“She bore your child and then you murdered her, leaving your infant child without a mother and with the prospect of growing up to learn one day that her father murdered her mother.” – Judge Anthony Russell QC at sentencing
September 16, 2016, Lancashire, UK: MP Peter Kyle (Labour) says it is “inhumane” that Jonathan Vass, who brutally murdered his ex-girlfriend Jane Clough, was able to use the family court system to seek access to their baby. Vass was incarcerated when he started demanding parental rights, and initiated family court proceedings.
There needs to be a serious change to the law the someone like Vass would even be allowed to file for any custodial rights or visitation, his parental rights should have been immediately terminated. Vass has a long history of domestic violence against Jane, including beating and raping her, and assaulting her when pregnant. Jane had filed criminal charges, and was seeking to escape, when she was brutally murdered. Police believe that Vass was also planning to murder his baby daughter, and the Jane’s parents. Vass was convicted of murder and given a life sentence, he will not be eligible for release until 2040.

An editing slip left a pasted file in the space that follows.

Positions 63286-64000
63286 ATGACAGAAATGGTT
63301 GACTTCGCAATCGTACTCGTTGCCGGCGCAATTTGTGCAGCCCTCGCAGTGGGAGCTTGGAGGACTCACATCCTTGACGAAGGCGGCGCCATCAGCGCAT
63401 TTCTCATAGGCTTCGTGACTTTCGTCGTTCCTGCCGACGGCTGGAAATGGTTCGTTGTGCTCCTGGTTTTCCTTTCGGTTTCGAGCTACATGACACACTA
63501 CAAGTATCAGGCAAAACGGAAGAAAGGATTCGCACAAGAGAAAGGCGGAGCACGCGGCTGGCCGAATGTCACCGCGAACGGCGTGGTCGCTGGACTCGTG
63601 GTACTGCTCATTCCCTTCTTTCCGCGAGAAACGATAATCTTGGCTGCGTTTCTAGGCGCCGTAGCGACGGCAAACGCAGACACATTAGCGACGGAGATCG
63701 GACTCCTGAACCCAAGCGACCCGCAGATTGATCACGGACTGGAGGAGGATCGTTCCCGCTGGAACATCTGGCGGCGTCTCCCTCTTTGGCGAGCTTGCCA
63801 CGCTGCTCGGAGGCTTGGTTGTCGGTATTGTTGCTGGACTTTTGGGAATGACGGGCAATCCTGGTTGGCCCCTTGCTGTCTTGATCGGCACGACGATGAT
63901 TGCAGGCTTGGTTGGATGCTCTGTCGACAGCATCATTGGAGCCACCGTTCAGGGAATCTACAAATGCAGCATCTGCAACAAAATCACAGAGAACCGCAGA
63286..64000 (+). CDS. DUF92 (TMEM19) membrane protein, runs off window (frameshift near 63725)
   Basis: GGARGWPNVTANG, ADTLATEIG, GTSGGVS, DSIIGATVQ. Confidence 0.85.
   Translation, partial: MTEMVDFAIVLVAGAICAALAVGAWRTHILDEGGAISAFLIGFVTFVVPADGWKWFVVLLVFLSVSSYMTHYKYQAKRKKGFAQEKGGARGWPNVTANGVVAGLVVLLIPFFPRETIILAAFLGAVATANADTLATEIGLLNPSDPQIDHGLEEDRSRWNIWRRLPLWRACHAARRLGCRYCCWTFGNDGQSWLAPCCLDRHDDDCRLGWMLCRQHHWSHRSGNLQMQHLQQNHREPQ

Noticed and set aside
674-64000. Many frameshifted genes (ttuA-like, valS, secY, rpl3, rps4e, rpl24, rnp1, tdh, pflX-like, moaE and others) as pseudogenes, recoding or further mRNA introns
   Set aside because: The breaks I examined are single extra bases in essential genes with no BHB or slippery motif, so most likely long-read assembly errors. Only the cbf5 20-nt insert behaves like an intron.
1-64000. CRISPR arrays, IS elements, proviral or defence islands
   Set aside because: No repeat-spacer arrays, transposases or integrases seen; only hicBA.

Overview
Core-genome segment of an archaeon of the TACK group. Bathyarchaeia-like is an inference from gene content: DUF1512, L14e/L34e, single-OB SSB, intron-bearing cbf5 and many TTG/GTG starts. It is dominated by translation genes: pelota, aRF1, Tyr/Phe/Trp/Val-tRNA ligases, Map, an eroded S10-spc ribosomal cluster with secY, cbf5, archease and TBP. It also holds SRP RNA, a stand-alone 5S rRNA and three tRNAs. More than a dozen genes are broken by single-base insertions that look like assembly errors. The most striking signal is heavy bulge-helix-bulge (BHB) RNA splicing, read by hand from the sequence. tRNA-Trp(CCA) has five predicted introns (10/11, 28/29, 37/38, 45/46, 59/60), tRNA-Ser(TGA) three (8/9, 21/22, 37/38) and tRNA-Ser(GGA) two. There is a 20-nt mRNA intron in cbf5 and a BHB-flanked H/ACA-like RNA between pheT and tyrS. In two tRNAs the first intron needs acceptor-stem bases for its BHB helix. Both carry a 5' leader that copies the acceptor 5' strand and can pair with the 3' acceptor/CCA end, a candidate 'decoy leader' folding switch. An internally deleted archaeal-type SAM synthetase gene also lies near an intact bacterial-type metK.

The surviving family was traumatized and financially devastated when they were forced into family court proceedings to protect their grandchild. MP Peter Kyle explains, “The man who brutally murdered their sister, their daughter, would be cross-examining them. Jane’s sister told me that she simply cannot find the words to do justice to the brutalising effect this had as the court date approached.”
“The trauma meted out by the family court process is simply inhuman. This family had suffered enough.”
Jane’s daughter was 9 months old when her father brutally ripped her mother from her life. She is now growing up in a loving environment, being raised by her maternal aunt and uncle, and is said to be doing well. At the time of the murder, she was too young to understand what happened and will grow up without having any memory of her mother.
Jane’s parents, Penny and John Clough, have campaigned to raise awareness about domestic violence, and change laws and policies to better protect victims. As a result of their efforts, Blackpool NHS Teaching Hospitals Trust adopted a domestic violence policy for its staff that would provide assistance to staff members who are facing domestic violence situations (Jane was a nurse at Blackpool Victoria Hospital). Penny and John Clough have also sought changes to the law to impose tougher penalties, and denial of bail for certain types of domestic violence offenses.
Justice for Jane Clough Twitter: https://twitter.com/justiceforjane